Thursday, March 28, 2013

Intel Atom (Haskell) vs ARM (Lua) for Home Monitoring Station

ARMs are cheap and plentiful, but computationally limited.  I'm looking to do some image processing (motion detection is done by cheap webcams rather than PIR sensors) using OpenCV. This should work on an ARM, but how slow will it go?

Haskell doesn't have much of an ARM presence and I can't rely on bindings to port well.  If I use Haskell (and I have already prototyped some motion detection using Haskell and OpenCV), then I'll need a beefy server. Why?  Imagine 5 or 6 motion detectors working in parallel to form a comprehensive picture of movement in a household.  Plus, some of the visual detection is fairly fine grain (detecting steam, smoke and burner flame from a stove -- more on that later!).

I feel like I am selling my ideas short by going with ARM (at this point). I'd toss the Haskell code and use Lua (upon which I've also done some OpenCV prototyping).

What is the state of small (set-top) Atom PCs?
Well, this one:  looks promising ($244). The price is a bit high (compared to Android/ARM stuff out there), but it can be a good system to target.


Tuesday, March 26, 2013

Home Monitoring / Elderly Care project reboot

This blog has been an  on-and-off  forum for my Home Monitoring project for Elderly people. (A non-intrusive, internet aware means of keeping track of Grandma/Grandpa).

For the past year I've been exploring different technologies, from X10 to Z-Wave to Cameras to homebrew sensors.

Within just a year, prices have dropped dramatically on embedded (ARM) computers, Android tablets, and USB/Wi-Fi cameras.  I'm not so much dedicated to cheap hardware, but I am open to any options given the steep prices for Z-Wave and other proprietary tech.

More info to come.  This is going to be interesting and... different.

For background, check out:

Stay tuned.

Friday, March 15, 2013

Thinking Big and Home Monitoring?

Sometimes I think too small.  I come up with a small idea and pour a lot of time into it,  cutting and polishing diamond from stone.  That is fine. That is where I spend a lot of time. But that is not me.

I like Big, bold ideas.

Now is a good time to be looking for Big Ideas.  The internet is huge.  It is the largest thing that humankind has devised. But it is not a single thing. It is not a networked collection of servers and clients. It is the essence of virtual. We run our ideas in virtual machines.  We use virtual memory.  In our distributed, concurrent web of things we don't ask how big, but how many?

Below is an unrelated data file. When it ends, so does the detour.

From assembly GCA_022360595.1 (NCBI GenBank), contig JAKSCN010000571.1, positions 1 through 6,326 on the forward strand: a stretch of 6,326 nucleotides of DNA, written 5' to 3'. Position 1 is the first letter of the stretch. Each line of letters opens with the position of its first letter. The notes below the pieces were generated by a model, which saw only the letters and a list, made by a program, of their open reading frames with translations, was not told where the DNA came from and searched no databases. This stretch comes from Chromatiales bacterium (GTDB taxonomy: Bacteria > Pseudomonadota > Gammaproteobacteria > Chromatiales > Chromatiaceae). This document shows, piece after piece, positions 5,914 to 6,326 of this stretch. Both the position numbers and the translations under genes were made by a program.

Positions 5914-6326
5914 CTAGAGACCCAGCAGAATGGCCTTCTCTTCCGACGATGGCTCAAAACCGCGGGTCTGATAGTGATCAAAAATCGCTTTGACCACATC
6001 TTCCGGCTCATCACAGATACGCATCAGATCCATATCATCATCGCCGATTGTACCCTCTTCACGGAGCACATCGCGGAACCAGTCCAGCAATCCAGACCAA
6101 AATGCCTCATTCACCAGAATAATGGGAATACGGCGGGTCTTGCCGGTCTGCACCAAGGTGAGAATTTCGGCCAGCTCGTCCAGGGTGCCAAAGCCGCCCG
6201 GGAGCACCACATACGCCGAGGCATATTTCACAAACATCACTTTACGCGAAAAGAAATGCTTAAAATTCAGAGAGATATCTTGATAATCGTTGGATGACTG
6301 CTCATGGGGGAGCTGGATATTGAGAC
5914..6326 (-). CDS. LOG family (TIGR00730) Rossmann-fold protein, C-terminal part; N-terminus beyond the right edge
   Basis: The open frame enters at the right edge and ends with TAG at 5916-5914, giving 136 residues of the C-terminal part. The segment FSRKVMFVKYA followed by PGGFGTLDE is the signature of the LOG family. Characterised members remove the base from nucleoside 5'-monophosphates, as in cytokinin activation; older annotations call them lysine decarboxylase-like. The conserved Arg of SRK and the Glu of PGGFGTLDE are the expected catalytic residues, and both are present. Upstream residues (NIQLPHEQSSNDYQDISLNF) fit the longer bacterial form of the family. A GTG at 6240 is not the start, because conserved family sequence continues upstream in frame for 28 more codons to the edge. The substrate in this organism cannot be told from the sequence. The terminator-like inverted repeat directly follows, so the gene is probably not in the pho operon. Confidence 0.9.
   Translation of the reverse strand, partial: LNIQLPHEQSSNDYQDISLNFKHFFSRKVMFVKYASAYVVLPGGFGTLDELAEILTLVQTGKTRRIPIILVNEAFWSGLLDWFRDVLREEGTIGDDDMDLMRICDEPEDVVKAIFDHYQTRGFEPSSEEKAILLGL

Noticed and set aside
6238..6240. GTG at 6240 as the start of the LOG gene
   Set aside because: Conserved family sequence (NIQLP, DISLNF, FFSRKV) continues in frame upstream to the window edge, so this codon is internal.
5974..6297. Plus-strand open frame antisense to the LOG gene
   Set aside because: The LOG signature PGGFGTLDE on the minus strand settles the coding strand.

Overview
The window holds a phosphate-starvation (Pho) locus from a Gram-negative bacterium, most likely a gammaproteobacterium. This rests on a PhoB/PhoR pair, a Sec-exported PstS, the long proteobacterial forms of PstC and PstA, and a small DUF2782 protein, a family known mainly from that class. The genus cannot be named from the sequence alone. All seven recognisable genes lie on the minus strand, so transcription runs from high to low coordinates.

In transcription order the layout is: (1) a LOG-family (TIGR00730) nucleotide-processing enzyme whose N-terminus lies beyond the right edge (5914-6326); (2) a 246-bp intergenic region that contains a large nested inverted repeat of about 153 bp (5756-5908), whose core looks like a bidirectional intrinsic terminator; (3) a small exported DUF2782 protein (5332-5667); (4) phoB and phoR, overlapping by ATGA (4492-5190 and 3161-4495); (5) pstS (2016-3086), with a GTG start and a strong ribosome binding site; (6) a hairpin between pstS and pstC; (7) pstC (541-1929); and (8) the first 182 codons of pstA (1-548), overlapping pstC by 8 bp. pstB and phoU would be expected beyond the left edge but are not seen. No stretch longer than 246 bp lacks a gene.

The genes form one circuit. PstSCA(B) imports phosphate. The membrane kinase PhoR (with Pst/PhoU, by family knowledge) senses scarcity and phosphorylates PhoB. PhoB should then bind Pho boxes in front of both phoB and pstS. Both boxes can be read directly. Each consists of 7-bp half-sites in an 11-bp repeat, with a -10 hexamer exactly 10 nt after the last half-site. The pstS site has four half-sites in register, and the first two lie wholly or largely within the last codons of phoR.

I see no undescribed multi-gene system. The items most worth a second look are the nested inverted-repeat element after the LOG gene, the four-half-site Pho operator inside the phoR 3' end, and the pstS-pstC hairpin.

What if my home monitoring project isn't really about a bunch of internet enabled sensors. What if the sensors are just players in a virtual network that represent home.  How do I make sense of all of the collected data?  How do I maintain privacy?  How do I make of all of this ubiquitous?

The Nest smart thermostat is a diamond.  It has one task and it does it (apparently) beautifully.
But I am interested in the bigger picture.  I'm interested in a more radical idea:

What if  you could monitor your home by modelling your home (sensors)  as intelligent agents in the cloud?  What if this model ran on a virtual network dedicated exclusively to you?  What if you virtual network of sensors could tell a story (a story about the well being of your home)?

What I don't want:  An alarm sent to my phone notifying me that Grandma's stove has been left on for over an hour without any sort of movement in the kitchen.

What I do want: An alarm sent to my phone because it is 11pm, the stove is on, no one has moved around in the kitchen for 20 minutes,  the TV is on in the bedroom and Grandma has never used the stove that late (her profile has shown that she has never used the stove after 9pm).

I dunno. There is a realistic, big idea somewhere in there. I just need to tease it out.

Next week I am heading off to the San Francisco Erlang 2013 conference.   Hopefully it will remind me that I am not a diamond cutter.

Monday, March 11, 2013

Another Weekend hack: BSON in Lua

I don't use MongoDB, but I'm doing some BSON (instead of JSON), so I whipped up a BSON implementation in pure Lua (because no one else has seemed to have done this).

The files are here:


Sunday, March 03, 2013

My Weekend Lua Hack: A LuaJIT/RabbitMQ binding

I spent Saturday afternoon getting the LuaJIT ffi to work with RabbitMQ. It was surprisingly easy to a simple publish/consume script up and running.

The files are here: